Visit, Live, Retire in Bermuda

The island is small – very small, about the same population as Guildford (UK) just 21 square miles in a very non-square shape which is nowhere more than two miles across from shore to shore. It is divided into 9 parishes of which Pembroke, Paget and Devonshire are the most central.

Retire in Hamilton, BermudaSounds very English doesn’t it – place names certainly are and the language is, but there are plenty of differences that will catch you: take-out rather than take-away, sidewalk rather than pavement (of which there are very few), but as a British Overseas Territory then British expats will feel quite at home here.

So driving –
on the left – tick
traffic lights and roundabouts – tick
left hand drive cars – tick
Easy? NO!

I have been driving for over 30 years in UK but that doesn’t help the pre-test panics in any way. Yes, I said “test” – no way round it, everyone has to take a driving test to get a Bermudian licence and there are no exceptions for UK licence-holders. When you hear that the speed limit is 35km per hour (22 miles per hour) – well that’s easy then …. again, not at all – the roads are narrow, few road signs, unusual road markings, blind bends, dead ends, and strange Bermudian habits ….

Three things will strike you –

1. They beep the horn for anything and everything, it doesn’t mean you have done something wrong (well usually) it probably means hi, or there’s a rain cloud up ahead

2. Bermudians will stop in the middle of the road without warning, not pulling across to the side, perhaps to let out a passenger, or pick one up, or maybe just to talk to the driver of the car coming towards them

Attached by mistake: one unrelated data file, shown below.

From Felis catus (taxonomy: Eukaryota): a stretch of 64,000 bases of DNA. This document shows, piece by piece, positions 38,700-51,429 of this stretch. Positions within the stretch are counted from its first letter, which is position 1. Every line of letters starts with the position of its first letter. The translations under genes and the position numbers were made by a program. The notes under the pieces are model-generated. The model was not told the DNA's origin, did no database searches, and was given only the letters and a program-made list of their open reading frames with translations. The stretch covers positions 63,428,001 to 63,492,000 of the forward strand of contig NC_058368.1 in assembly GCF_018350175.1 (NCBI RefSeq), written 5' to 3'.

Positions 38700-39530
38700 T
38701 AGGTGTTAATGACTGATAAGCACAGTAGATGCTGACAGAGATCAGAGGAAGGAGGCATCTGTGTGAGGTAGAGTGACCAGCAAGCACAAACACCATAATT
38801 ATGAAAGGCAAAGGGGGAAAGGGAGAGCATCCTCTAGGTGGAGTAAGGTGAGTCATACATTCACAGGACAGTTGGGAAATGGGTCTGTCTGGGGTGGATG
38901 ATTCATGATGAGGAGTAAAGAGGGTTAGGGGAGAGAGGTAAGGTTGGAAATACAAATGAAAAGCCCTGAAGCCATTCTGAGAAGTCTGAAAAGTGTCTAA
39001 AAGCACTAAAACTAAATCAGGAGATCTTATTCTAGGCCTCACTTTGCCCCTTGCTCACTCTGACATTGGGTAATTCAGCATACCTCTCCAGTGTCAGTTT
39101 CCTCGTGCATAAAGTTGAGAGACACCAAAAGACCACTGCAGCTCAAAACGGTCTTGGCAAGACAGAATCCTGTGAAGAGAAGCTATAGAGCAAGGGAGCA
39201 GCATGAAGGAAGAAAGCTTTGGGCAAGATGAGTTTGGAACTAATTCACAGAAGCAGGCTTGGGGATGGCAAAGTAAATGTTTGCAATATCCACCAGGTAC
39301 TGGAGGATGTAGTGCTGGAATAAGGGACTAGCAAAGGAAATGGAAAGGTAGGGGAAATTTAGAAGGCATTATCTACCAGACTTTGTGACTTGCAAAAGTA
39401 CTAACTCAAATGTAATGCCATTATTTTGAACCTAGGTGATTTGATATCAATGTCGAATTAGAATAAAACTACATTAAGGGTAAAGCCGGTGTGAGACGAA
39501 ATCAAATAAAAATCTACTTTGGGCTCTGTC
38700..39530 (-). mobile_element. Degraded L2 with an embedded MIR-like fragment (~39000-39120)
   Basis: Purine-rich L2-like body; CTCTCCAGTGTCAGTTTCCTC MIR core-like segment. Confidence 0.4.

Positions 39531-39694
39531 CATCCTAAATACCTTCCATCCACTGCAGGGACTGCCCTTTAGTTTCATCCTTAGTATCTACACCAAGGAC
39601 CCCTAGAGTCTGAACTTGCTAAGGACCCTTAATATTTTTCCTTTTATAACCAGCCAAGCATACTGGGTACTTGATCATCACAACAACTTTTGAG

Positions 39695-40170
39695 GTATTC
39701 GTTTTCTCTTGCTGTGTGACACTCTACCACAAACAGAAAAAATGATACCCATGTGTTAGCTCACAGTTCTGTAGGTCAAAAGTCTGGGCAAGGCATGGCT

3. There are mopeds everywhere.

So now you have a place to live and a driving licence, your spouse is going out to work (even if it is 9-5 the pace of work will make it feel like retirement) so what on earth are you going to do?

I have always worked, yes with time out for family, but stopping work at 53 was not on my original plan. But what I have learnt is that I can make myself busy with almost anything, I am enjoying trying new things and to date (7 months) have not once missed work! Obviously the financial maths needs attention before embarking on a Bermuda adventure – the cost of living is high and health insurance is compulsory (no National Health Service). But there are many many people around my age doing a similar thing to us – almost-but-not-quite-retired.

Volunteer – fancy turtle scrubbing or zoo-keeping? meals-on-wheels or hospital visitor? librarian or receptionist? art gallery or historic house? teaching or reading? sponsored walks or gardening? archiving or scrap-booking? website or fundraising?
I chose to volunteer with the Bermuda National Trust – docent, museum reception, gift shop and researcher – none of these had I done before, yet I am enjoying them all immensely. Maybe next year I will try something different again.

Not all work – there are hundreds of clubs to join, golf, tennis, reading, women’s groups, walking, mah-jong, bridge, gardening, craft, poetry, drama, painting, ….
And together? snorkeling, swimming, boats, restaurants, travel…

Then there are days like today where you can just curl up with a book, a coffee and some music. 🙂

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  1. Patrick Robertson

    November 6, 2020 at 8:19 pm

    Visited Bermuda once and loved the place and the people; even met a Bermudian travel guide who was a fellow alumnus of the University of Detroit. Would starting a small pet sitting business which would eventually employ local citizens possibly qualify me for a residency permit?

  2. Another source disagrees with your assessment of retirement cost, claiming there is no sales tax, and no minimum price, but that property tax can be up to fifty percent of value.

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